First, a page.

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Insecurities plague electronic health care
Date:7/16/2010

Information security and privacy in the healthcare sector is an issue of growing importance but much remains to be done to address the various issues raised by healthcare consumers regarding privacy and security and the providers' perspective of regulatory compliance.

Writing in the International Journal of Internet and Enterprise Management, Ajit Appari and Eric Johnson of Dartmouth College, Hanover, New Hampshire, USA, explain that the adoption of digital patient records, increased regulation, provider consolidation and the increasing need for information exchange between patients, providers and payers, all point towards the need for better information security. Without it patient privacy could be seriously compromised at great cost to individuals and to the standing of the healthcare industry.

Anecdotal evidences from recent years suggest that a lack of adequate security measures has resulted in numerous data breaches, leaving patients exposed to economic threats, mental anguish and possible social stigma, the team explains. They also highlight a recent US survey that suggests that three-quarters of patients are concerned about health websites sharing information without their permission. This patient perception may have been fuelled by the fact that medical data disclosures are the second highest reported data security breach.

Appari and Johnson have critically surveyed the research literature in the area of information security and privacy in healthcare as well as information from related disciplines including health informatics, public health, law, medicine, the trade press and industry reports and have determined that many issues remain to be addressed. They provide a holistic view that could allow improvements to be made.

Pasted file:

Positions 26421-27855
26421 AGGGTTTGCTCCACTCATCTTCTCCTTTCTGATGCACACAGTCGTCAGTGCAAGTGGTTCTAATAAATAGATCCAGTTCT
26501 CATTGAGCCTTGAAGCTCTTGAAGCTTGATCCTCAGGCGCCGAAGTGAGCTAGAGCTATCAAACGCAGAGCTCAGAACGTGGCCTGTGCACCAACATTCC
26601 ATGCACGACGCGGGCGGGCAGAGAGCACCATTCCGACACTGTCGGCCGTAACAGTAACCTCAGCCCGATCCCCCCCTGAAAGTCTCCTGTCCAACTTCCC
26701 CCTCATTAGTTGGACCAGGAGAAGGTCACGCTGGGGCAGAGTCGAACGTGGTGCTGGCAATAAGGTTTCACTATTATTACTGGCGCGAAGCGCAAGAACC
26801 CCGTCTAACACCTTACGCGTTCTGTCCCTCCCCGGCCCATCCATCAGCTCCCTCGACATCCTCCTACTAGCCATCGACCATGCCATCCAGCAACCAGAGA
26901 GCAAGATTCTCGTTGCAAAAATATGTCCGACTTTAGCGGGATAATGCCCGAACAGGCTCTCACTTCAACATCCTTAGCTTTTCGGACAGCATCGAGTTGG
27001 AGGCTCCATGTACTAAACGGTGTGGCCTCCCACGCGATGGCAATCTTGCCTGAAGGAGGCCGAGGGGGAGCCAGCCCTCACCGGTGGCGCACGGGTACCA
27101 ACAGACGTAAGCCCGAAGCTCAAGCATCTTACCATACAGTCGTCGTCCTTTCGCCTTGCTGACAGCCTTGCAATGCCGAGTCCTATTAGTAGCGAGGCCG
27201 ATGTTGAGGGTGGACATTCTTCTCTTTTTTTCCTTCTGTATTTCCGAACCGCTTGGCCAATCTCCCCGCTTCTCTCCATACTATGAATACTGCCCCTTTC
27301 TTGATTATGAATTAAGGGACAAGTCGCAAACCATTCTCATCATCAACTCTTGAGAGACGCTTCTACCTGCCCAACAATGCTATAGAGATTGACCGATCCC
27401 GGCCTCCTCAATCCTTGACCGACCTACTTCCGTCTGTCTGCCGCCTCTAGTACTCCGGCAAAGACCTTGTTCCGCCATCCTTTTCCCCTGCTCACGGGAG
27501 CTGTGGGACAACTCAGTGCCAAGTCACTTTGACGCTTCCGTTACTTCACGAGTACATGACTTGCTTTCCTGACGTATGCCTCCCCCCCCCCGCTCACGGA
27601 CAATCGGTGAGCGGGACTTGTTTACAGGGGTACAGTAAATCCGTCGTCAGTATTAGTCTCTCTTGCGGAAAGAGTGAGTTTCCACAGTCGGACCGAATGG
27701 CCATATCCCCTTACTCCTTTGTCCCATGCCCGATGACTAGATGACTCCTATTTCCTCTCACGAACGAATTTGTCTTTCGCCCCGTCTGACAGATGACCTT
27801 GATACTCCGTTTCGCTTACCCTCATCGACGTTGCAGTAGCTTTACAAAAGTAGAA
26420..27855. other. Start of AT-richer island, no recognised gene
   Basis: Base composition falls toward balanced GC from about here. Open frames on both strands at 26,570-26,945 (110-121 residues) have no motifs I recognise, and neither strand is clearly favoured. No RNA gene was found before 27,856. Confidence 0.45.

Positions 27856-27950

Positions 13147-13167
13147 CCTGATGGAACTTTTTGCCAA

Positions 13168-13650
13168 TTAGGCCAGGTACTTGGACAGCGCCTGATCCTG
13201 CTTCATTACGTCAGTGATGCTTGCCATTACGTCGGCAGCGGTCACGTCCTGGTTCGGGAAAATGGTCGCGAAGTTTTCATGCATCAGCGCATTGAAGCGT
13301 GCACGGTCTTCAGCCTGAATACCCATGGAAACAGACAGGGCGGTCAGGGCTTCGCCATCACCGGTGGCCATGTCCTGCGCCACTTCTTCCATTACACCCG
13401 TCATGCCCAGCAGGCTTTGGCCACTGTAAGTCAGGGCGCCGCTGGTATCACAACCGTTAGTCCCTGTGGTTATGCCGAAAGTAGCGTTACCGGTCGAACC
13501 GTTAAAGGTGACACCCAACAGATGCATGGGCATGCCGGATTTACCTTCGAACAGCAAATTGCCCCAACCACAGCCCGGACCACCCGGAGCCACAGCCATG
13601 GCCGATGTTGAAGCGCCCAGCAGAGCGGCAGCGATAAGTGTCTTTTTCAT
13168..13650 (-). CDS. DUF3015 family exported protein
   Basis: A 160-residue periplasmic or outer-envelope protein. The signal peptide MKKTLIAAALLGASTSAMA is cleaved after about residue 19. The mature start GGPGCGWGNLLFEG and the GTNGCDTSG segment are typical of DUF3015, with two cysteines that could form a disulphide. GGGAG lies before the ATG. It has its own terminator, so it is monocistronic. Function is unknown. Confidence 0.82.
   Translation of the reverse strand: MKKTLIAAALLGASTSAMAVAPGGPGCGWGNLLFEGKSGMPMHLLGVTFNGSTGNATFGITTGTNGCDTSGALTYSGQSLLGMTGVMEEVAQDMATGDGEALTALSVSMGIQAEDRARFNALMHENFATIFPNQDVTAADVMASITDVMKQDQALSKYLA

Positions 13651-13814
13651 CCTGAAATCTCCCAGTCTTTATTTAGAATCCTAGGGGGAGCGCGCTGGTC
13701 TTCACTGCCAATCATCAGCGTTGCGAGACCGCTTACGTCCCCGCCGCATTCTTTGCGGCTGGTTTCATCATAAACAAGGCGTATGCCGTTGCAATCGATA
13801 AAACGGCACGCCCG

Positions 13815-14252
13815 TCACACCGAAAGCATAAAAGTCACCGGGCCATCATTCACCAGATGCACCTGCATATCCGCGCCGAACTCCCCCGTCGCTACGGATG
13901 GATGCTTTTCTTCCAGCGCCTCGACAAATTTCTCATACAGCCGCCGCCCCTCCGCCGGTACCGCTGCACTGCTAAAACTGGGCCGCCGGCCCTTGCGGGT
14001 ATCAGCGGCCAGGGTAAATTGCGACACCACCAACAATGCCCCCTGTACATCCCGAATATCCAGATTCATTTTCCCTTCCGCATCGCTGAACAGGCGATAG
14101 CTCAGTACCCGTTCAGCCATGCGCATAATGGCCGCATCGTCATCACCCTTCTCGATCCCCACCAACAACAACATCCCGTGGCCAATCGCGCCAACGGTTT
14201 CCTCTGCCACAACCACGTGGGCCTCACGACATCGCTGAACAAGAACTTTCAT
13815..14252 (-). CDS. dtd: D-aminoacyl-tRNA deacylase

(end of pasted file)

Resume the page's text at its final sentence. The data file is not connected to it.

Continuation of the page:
"Healthcare information systems are largely viewed as the single most important factor in improving US healthcare quality and reducing related costs," the researchers say. "According to a recent RAND study, the USA could potentially save $81 billion each year by switching to a universal Electronic Health Record (EHR) system." Government initiatives have pushed for wide-scale adoption of universal EHR by 2014 but information technology spending in the healthcare sector is lagging behind many other industries leaving holes in security that must be plugged.

"We believe that the increasing importance of information security and the need for managerial insights to these problems offer an exceptional opportunity for debate and cross fertilization within the IS research community. Certainly, there is a substantial need for new ideas that could guide practitioners through this time of change within the industry," the researchers conclude.


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Contact: Eric Johnson
M.Eric.Johnson@Tuck.Dartmouth.Edu
Inderscience Publishers
Source:Eurekalert

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